Art work by Noel Franklin
Microsoft bribery probe
The Wall Street Journal reports that U.S. Justice Department and Securities and Exchange Commission attorneys are examining allegations of bribery in China, Italy and Romania involving representatives of Microsoft. The report (it's behind a paywall) says that Microsoft conducted a 10-month look at the China allegations in 2010, but didn't find wrongdoing.
A report released this morning shows sharp (and embarrassing) differences between treatment of some Sea-Tac International workers and their counterparts in four other major West Coast airports. The report from Puget Sound Sage, a nonprofit, shows Sea-Tac baggage handling, cabin cleaning and wheelchair service workers making as little as $9.19 per hour, $3 to $6 per hour below workers at Los Angeles Airport and the three major Bay Area airports. And the Sea-Tac workers (employed by a private contractor) don't have the paid sick leave and health-insurance incentives found elsewhere.
All of the California airports have standards for worker treatment. A spokeswoman for Puget Sound Sage said that a variety of jurisdictions, including the Port of Seattle, could institute requirements for better pay and working conditions. But the report's title, "Under the Radar," gets to one key point: Nobody has paid much attention to the fact that Seattle could do better — for employees, for the people who use the airport and for a regional economy that needs more living-wage jobs. (We've uploaded the pdf version of the report here.)
Metro: Where's the new bus?
Metro Transit will delay the scheduled September start of the final two of six RapidRide bus lines. Shoreline-Downtown Seattle service on the new Line E will begin in February, and Line F (linking Burien, Tukwila, Southcenter and Renton) will launch in June. Metro blamed the delays on a variety of factors, including the need to install new fare-card reading equipment and coordinated traffic signals.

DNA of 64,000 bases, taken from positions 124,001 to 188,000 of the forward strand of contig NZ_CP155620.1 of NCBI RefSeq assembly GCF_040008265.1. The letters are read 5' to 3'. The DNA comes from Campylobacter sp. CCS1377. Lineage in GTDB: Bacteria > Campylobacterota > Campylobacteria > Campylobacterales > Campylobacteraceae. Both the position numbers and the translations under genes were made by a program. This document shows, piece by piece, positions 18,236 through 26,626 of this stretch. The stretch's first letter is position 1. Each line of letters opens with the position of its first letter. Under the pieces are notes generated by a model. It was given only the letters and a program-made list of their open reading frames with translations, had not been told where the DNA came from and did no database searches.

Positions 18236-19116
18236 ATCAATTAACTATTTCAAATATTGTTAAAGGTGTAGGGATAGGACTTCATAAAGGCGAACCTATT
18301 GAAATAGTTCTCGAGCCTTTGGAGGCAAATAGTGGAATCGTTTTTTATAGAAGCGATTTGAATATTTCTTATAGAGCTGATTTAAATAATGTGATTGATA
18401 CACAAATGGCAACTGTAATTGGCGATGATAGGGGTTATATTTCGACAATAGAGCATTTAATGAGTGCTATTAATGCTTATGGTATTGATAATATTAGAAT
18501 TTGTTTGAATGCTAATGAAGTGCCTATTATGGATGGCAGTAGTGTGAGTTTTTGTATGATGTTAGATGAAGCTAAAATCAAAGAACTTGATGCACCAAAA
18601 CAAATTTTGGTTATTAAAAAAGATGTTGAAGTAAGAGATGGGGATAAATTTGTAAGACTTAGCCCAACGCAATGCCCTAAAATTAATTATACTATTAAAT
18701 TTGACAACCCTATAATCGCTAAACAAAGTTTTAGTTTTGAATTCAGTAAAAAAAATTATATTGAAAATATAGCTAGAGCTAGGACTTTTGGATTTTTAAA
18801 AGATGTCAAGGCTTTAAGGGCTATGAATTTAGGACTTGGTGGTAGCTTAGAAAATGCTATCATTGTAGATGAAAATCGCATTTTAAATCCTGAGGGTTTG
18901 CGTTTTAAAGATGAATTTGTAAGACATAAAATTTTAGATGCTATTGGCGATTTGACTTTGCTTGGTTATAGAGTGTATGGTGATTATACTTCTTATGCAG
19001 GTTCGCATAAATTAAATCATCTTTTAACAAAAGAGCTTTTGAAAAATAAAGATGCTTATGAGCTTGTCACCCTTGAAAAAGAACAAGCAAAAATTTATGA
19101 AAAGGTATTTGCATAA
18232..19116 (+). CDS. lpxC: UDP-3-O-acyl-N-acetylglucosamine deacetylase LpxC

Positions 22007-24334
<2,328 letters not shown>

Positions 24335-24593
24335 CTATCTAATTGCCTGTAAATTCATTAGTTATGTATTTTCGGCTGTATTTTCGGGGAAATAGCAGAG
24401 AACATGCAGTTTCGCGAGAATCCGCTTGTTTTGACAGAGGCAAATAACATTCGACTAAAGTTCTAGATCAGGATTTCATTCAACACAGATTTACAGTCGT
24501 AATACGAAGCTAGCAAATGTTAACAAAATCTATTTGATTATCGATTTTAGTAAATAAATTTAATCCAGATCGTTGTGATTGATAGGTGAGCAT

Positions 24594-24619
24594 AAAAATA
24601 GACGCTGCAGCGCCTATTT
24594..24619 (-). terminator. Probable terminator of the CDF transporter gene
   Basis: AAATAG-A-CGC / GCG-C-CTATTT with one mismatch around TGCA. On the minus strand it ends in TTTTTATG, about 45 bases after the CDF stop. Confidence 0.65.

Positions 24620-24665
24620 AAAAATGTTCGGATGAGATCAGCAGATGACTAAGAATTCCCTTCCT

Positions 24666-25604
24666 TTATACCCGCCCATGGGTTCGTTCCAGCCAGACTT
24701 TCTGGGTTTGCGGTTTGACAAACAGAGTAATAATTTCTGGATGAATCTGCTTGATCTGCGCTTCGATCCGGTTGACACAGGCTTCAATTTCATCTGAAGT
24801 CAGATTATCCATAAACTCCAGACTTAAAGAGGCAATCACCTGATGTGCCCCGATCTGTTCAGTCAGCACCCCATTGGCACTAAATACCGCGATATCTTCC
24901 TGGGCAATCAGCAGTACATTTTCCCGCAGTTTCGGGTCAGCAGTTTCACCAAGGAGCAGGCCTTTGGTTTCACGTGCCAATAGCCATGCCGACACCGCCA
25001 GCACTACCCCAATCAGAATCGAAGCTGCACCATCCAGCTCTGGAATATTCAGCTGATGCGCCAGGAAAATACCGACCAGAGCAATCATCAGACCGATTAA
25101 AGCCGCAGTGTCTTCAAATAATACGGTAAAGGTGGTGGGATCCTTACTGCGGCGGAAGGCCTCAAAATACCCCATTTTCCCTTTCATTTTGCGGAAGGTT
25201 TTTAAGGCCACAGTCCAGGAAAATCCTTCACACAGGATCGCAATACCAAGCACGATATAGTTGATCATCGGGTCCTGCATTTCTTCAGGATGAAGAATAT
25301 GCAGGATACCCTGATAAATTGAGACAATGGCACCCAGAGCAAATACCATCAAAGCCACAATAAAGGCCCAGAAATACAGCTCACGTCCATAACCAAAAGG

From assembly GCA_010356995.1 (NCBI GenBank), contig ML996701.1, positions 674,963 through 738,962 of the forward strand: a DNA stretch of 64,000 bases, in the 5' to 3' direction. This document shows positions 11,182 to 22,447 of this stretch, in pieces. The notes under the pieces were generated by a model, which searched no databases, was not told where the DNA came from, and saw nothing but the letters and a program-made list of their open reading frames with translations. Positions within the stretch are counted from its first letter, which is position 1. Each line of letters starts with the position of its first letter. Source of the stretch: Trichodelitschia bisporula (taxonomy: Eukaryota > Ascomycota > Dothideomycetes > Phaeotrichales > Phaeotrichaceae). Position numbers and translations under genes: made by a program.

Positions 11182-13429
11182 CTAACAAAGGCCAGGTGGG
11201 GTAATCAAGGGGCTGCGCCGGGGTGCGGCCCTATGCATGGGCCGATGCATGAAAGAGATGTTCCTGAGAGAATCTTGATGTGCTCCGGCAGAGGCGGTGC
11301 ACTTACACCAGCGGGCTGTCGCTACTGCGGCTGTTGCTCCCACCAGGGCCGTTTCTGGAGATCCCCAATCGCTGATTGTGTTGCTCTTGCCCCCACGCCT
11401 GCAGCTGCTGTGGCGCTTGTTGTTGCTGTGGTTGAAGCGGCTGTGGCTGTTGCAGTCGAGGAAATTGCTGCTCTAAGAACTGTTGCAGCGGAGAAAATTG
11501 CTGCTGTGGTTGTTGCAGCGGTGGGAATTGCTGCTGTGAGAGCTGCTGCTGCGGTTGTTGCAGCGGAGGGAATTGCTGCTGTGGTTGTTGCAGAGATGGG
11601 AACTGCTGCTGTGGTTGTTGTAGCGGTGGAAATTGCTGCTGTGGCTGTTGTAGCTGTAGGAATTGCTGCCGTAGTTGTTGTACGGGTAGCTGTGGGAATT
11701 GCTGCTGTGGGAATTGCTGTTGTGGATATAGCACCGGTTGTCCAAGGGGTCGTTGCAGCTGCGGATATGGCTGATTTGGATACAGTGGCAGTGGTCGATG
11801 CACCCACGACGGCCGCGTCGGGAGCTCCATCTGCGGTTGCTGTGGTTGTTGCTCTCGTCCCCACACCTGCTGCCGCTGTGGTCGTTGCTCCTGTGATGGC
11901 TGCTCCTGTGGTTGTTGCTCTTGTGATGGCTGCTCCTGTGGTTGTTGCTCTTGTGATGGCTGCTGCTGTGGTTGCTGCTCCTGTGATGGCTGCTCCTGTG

In a press release, Metro General Manager Kevin Desmond said the agency had "learned clear lessons" from troubles starting its RapidRide services to Ballard and West Seattle. The statement also said the delay will mean Metro is "better able to provide the speed and reliability riders expect." Speed? The Ballard line is still waiting on that. But it is tops in ridership among the four lines.
Food stamp challenge
Beginning Monday, United Way of King County wil hold its annual Hunger Action Week, which includes a food stamp challenge. Among those willing to go Monday through Saturday on $7 of food per day are, we hear, Mayor Mike McGinn and County Executive Dow Constantine will take part. Their offices just confirmed. Maybe McGinn will get a Cory Booker-like lift for his popularity. Also taking part are the chairs of United Way's annual campaign, Dan and Annie Wilson. For a family of four, the allotment goes to $22 of food daily.
If you're feeling adventurous and committed, here's a small bit of encouragement: The tip sheet actually has a few healthy, tasty-looking recipes (lunch: quinoa with salsa, dinner: rosemary lemon chicken). There are more details and sign-up information here.
City Council budget chair Tim Burgess has asked for an audit of the Seattle Department of Transportation's management of capital fund balances and its construction program. He pointed to unused money from construction bond sales, pointing to fund balances of $112 million in 2011 and $64 million in 2012. Burgess also expressed concern about a proposal for issuing more debt. Is this a sign that transportation will become a hot issue in the crowded field for mayor, which includes McGinn and Burgess?
A job market for Hasselbeck
The Indianapolis Colts signed former Seahawks QB Matt Hasselbeck this morning as a backup to young phenom Andrew Luck. After being cut by the Tennessee Titans, Hasselbeck's unemployment didn't last 24 hours.
Prof goes dominant paradigm
A University of Oregon group, Students Against Imperialism, was holding a demonstration last week when a University of Oregon adjunct law teacher happened by. In true professorial form, he decided to ... lecture ... them in rather provocative terms. Then he decided to snatch the cell phone camera of one of the students. The Oregonian reports the U of O relieved him of his teaching duties; police said he would be charged with theft for taking the camera.
The group focuses its energy on Palestinian and immigrant rights. In the video, the professor, James L. Olmsted, seems to take particular offense at the immigrant issue and the whole questioning of imperialism. "I am the dominant paradigm," he proclaims. At least as far as his teaching duties go, that's apparently subject to revision.
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